A good RF ground

From:  Jim Lux [SMTP:jimlux-at-earthlink-dot-net]
Sent:  Saturday, June 20, 1998 4:23 PM
To:  Tesla List
Subject:  Re: A good RF ground

> I tried to drive a soft copper water pipe into the ground for a ground
> rod and ran into problems at 4 feet. Tough clay sub soil from 2 feet on
> down caused the tubing to bend every direction.
> I got around this problem by using a steel rod in the center of the soft
> copper tubing. I threaded the end of the steel rod and used a nut on the
> end for a driving surface, ( also made a good  wire connection later.)
> You will need to  use a soft hammer or a sledge with a block of hard
> wood when driving the rod into the ground. This will protect the nut and
> threads from damage.

A piece of steel rebar in the center of a piece of copper pipe works well,
although rebar isn't that stiff. A piece of iron water pipe would also work
well inside copper pipe. Who cares if the end gets all mashed up. Just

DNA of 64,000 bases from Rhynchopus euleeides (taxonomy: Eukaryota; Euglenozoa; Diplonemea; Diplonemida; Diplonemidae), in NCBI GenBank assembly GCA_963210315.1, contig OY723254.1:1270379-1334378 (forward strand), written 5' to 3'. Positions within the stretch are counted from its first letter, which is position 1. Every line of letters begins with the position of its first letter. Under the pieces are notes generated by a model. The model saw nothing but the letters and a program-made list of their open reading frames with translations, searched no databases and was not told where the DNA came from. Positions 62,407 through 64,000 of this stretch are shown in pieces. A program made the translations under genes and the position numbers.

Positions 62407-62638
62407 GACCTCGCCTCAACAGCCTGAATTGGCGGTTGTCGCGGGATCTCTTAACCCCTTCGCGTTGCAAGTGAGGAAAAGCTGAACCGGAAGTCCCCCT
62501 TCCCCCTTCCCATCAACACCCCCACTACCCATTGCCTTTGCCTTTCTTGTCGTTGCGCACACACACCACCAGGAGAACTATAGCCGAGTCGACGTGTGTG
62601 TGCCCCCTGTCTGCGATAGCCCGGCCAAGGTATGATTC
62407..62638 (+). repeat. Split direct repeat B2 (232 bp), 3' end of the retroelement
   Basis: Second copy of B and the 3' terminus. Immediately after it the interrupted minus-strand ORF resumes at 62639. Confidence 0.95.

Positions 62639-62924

leave the rebar in. Use a conventional pipe grounding clamp, or, use a
torch and solder the wire onto the copper after the pounding is complete.

BTW, this is why commercial grounding rods are made from copper coated
steel. Easy driving, good conductivity.

If you want to plate your own, get or make a long trough (i.e. a couple of
2x4's and some poly sheeting (all you coilers surely have poly film around!
(I've used Saran,as well, but, it tears easily))) long enough to hold your
steel bar. Then make a saturated solution of copper sulfate (the technical
kind is cheapest ($10/ 5lb, last time I got some) , and doesn't have those
annoying lumps that don't dissolve). Clean the steel well and remove the
rust and oil. Now pour the copper sulfate solution over the steel, and
after a bit, the copper will plate out onto the steel. Stir regularly, and
move the bar around to make sure it plates sort of evenly.  You are going
to pound it into the ground, so who cares if it isn't the prettiest of
plating jobs.  Hose it off, drive it, now you've got a ground.